Why are Sony and Samsung keeping 4K content to themselves?

The decision to make 4K content proprietary displays some truly stunning corporate hubris by two of the biggest players in Ultra HD "4K," potentially sabotaging its very adoption and acceptance.

sony-and-samsung.jpg
Sony/Samsung

Both Samsung and Sony, leader and major player in TVs respectively, have huge amounts of money invested in 4K. Right now, 4K TVs represent potentially big profits, not costing that much more to make than 1080p LCDs, yet selling for much higher prices.

One of the main reasons 4K adoption is slow is the lack of content. The same was true with 1080p. So what to do? Well, offer people 4K content. That's logical. And Sony and Samsung are doing just that.

Except...both companies are making the 4K content proprietary. As in, Sony content is unwatchable if you don't have a Sony TV, and Samsung's requires a Samsung TV.

What?!?

The hardware for the software

In order to entice shoppers to buy a 4K TV, when there's so little 4K content, Sony and Samsung currently offer special 4K media boxes.

Last year's Sony FMP-X1, the first such box, enables a user to download from a selection of more than 200 4K titles from Sony's own library, called Video Unlimited 4K. The service offers titles such as "American Hustle," and "The Amazing Spider-Man," as well as a few TV series, like "The Blacklist" and "Breaking Bad." Pricing for movies is typically $7.99 to rent for 24 hours or $29.99 to buy.

The FMP-X1 was not well received. It has an amusing 2.4/5 rating on Amazon, from 38 reviews. The comments sing such praises as "Don't expect to use it for a while," "I will never purchase another item with the name Sony on it ever again," and "Worst purchase I've ever made." Not only can't you use the X1 with another brand of television, it won't even work with Sony's own 4K projector.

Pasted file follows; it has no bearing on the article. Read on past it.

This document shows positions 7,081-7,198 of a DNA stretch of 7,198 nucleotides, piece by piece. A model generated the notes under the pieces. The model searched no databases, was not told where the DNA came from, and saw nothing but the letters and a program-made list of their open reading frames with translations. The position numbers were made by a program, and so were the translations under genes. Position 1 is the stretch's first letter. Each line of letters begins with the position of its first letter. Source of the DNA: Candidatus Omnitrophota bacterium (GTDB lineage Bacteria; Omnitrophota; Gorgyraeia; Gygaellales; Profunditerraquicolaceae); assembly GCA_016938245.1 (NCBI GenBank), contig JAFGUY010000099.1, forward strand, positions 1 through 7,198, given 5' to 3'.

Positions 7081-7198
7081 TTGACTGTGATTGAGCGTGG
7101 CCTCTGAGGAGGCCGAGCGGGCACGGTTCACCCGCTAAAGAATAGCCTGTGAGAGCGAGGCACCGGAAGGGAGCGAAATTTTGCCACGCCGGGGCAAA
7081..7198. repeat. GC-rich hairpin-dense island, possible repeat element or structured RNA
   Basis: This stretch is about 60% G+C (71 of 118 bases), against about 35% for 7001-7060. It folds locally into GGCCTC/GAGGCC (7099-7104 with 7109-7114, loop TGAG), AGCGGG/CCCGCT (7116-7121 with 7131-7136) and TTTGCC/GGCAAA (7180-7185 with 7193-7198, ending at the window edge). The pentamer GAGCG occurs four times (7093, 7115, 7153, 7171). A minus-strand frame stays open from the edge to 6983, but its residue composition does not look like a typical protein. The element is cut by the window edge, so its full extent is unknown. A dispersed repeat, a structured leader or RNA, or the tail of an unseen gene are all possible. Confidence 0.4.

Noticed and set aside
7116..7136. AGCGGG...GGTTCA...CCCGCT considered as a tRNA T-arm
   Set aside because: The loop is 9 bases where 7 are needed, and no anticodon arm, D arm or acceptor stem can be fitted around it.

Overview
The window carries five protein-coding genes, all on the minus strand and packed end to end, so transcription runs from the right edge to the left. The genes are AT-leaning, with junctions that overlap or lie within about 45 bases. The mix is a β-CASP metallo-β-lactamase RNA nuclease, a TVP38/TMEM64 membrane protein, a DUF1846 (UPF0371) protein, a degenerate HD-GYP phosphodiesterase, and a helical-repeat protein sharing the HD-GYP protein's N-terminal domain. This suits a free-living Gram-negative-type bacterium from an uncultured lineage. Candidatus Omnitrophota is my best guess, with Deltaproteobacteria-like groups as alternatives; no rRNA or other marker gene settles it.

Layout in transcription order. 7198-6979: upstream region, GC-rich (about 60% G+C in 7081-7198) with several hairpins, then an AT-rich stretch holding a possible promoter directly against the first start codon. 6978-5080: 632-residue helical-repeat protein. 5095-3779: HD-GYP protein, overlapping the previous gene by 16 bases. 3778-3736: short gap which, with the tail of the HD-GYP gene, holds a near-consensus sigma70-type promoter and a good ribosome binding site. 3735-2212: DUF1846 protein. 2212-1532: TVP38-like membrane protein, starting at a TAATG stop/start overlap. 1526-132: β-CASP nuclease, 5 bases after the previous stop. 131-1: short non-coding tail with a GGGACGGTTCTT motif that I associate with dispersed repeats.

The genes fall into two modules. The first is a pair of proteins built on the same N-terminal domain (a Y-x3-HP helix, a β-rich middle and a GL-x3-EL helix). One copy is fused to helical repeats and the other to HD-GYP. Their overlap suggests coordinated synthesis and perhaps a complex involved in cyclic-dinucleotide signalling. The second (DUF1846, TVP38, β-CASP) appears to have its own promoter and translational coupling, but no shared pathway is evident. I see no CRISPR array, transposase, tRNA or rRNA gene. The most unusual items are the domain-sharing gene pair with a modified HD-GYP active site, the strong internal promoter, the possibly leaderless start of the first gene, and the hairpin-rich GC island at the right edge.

So it's a good thing they're coming out with version 2, the FMP-X10, which in addition to accessing Sony's own library can stream Netflix's 4K content. Available in July, it has a $700 list price (currently $500 for pre-order).

And you still can't use it with any other brand of TV.

Then there's the Samsung CY-SUC105H, the so-called "UHD Video Pack." It's only available through Samsung (or in Best Buy, apparently, but not on their website). It comes with five movies and three documentaries...but that's it, and it's $300. If you pony up for a UNHU9000, currently starting at $3,400 for 55-inches, Samsung will throw in the pack for free.

Samsung says another "pack" is coming later this year. Both will only work with Samsung TVs.

What the what?

I am in no way saying 4K content should initially be cheap or free. That would be great, but let's be real. Early pre-recorded HD content was pricey too.

But early HD content wasn't proprietary. If you were nuts enough to buy a D-VHS machine, you could at least play whatever tapes you could find on any TV you wanted.

Essentially what Sony is saying is "If you want to watch 4K movies today, you have to by a Sony TV." Does Sony have a blatant internal conflict of interest here? Yep. They, as the largest current source of 4K content, are essentially extorting anyone who wants to get a 4K TV into buying theirs, because otherwise there's basically nothing to watch in 4K.

For the record, when CNET's David Katzmaier asked Sony's reps why the player is proprietary, they cited the issue of rights management and security. In other words, Sony claims to be worried about piracy. That may be the case, but it's also worried about profit.